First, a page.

Friday, July 12, 2013

Not All the Same

I'm telling you right now, understanding 'sameness' is hard for a kid.  It might not be hard for my adult brain, but for a six or seven year old, it takes a huge amount of concentration, analysis, and wherewithal to make it happen.

It's easily obvious to me that these slices of paper pizzas are not at all the same but you know what is really hard for me? Resisting the urge to rearrange those little pieces so this child can be 'successful' or get the 'right' answer.

When I resist the urge to correct or direct, I am able to help one child notice that he needs to select the same kinds and number of shapes for each piece of paper pizza.  When I resist the urge to rearrange, I can support the other child  who has mastered that step and now needs a chance to evaluate the position of the shapes on each 'slice.'

At some point, though, it's their project, and they can only move themselves so far in the short time we have. Sometimes just finishing is a victory.

This paper pizza activity I designed is deceptively simple because in one fell swoop it reinforces the math concepts of sameness, position, geometric shapes, pattern unit, transformation and symmetry. To adult eyes there is nothing to it. For a six or seven year old it is, I assert, the very best kind of challenge.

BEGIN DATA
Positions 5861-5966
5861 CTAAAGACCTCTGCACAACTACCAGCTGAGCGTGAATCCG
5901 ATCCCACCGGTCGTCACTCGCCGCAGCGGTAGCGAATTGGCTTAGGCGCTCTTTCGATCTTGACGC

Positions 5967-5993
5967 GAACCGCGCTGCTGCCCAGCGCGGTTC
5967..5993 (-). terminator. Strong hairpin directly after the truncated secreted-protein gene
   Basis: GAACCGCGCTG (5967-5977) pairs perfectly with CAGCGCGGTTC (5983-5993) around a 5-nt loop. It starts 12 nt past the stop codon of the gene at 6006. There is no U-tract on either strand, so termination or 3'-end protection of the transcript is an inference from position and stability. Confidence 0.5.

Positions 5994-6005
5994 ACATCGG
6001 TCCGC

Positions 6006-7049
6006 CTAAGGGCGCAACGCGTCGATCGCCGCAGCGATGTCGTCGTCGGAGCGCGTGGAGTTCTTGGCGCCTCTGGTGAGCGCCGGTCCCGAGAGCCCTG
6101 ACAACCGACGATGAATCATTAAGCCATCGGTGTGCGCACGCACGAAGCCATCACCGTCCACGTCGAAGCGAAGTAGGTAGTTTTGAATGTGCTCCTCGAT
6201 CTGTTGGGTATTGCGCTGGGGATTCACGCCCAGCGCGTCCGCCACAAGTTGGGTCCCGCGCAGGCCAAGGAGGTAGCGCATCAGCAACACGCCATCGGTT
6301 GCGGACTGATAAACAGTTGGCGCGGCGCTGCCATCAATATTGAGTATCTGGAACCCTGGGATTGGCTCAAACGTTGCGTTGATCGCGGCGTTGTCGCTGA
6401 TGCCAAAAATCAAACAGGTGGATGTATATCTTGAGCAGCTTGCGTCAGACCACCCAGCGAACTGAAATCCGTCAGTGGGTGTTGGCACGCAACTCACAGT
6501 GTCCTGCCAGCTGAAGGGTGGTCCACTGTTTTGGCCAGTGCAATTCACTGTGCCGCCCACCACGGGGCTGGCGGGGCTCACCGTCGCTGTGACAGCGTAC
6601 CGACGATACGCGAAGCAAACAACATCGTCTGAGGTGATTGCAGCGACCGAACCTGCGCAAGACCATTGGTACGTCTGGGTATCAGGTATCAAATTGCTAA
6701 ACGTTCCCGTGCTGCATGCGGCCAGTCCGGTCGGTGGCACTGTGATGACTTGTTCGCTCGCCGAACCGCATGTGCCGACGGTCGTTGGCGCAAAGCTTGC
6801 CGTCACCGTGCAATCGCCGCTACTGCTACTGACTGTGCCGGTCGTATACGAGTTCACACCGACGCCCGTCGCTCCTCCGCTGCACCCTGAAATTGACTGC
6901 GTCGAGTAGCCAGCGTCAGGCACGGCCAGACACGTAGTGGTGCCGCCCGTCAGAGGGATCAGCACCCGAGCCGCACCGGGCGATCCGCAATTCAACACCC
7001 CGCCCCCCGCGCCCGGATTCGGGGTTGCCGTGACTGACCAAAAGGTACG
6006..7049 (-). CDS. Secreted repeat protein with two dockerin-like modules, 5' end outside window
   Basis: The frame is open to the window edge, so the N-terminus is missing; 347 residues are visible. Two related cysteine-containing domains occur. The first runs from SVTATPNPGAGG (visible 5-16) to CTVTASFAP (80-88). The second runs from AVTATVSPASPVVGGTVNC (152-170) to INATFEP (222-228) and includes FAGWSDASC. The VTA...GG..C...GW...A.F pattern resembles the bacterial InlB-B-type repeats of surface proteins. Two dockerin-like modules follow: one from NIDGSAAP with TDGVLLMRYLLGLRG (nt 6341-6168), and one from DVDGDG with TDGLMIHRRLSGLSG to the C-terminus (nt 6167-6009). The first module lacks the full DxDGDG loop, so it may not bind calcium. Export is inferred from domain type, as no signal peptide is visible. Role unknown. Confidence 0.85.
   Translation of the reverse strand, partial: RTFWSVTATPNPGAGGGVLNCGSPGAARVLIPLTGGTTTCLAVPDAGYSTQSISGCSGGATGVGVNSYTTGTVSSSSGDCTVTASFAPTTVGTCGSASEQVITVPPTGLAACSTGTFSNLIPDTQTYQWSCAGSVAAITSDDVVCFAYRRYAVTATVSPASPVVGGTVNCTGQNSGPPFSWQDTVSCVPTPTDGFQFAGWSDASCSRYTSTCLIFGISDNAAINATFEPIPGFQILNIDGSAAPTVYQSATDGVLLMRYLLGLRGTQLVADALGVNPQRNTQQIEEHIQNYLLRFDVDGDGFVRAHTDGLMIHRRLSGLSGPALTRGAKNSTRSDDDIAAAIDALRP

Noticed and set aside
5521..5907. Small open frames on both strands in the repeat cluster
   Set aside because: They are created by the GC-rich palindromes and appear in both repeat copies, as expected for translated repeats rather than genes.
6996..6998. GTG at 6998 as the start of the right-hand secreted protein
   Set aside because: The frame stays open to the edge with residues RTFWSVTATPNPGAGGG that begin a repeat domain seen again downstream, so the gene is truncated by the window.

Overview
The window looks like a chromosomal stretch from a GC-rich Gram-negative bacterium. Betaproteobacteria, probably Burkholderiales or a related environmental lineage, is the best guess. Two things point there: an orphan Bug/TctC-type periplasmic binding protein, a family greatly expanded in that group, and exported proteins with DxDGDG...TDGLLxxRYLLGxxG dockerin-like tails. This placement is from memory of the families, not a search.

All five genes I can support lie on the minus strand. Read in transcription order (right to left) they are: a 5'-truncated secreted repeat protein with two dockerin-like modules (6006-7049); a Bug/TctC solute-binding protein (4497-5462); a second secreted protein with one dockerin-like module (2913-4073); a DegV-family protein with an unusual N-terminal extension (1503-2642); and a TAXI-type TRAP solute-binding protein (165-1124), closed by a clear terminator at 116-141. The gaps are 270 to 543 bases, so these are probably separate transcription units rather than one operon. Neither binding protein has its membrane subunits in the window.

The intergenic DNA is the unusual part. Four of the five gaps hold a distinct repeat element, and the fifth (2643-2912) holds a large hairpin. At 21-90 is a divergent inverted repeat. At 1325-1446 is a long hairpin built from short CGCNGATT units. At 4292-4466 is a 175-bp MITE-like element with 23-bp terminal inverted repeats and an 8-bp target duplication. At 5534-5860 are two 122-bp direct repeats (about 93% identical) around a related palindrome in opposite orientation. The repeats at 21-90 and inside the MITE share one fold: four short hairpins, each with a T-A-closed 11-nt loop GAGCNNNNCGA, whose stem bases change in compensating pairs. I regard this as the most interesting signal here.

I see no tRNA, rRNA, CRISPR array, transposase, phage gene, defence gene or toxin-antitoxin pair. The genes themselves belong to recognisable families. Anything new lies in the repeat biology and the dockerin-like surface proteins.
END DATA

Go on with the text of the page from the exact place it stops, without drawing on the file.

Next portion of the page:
The activity gets an introduction with project examples and the briefest of instructions, and then the kids go at it.  Some might view my approach as flawed or, at the very least, unhelpful.  Perhaps, but how does one learn these things? I could talk until I was blue in the face about what they need to do; I could break down the making process into minute individual steps; I could do all the work for them, pointing out the next step every step of the way...and what would they learn?

Instead, I use my adult eyes for making observations. My adult hands to point out the lapses in visual reasoning. My adult mind to ask, "Does that look the same to you?" or "Does each piece have the same number of shapes?"

But at no time do I judge the work in terms of rightness or wrongness.  Most of these rising first graders 'got' it. Some did not, but each paper pizza is beautiful, not just because of the bright colors, but because it is a gorgeous snapshot into the how each individual child is thinking, at this particular moment in time.  Because no kid is the same as any other kid - and that is something to celebrate!

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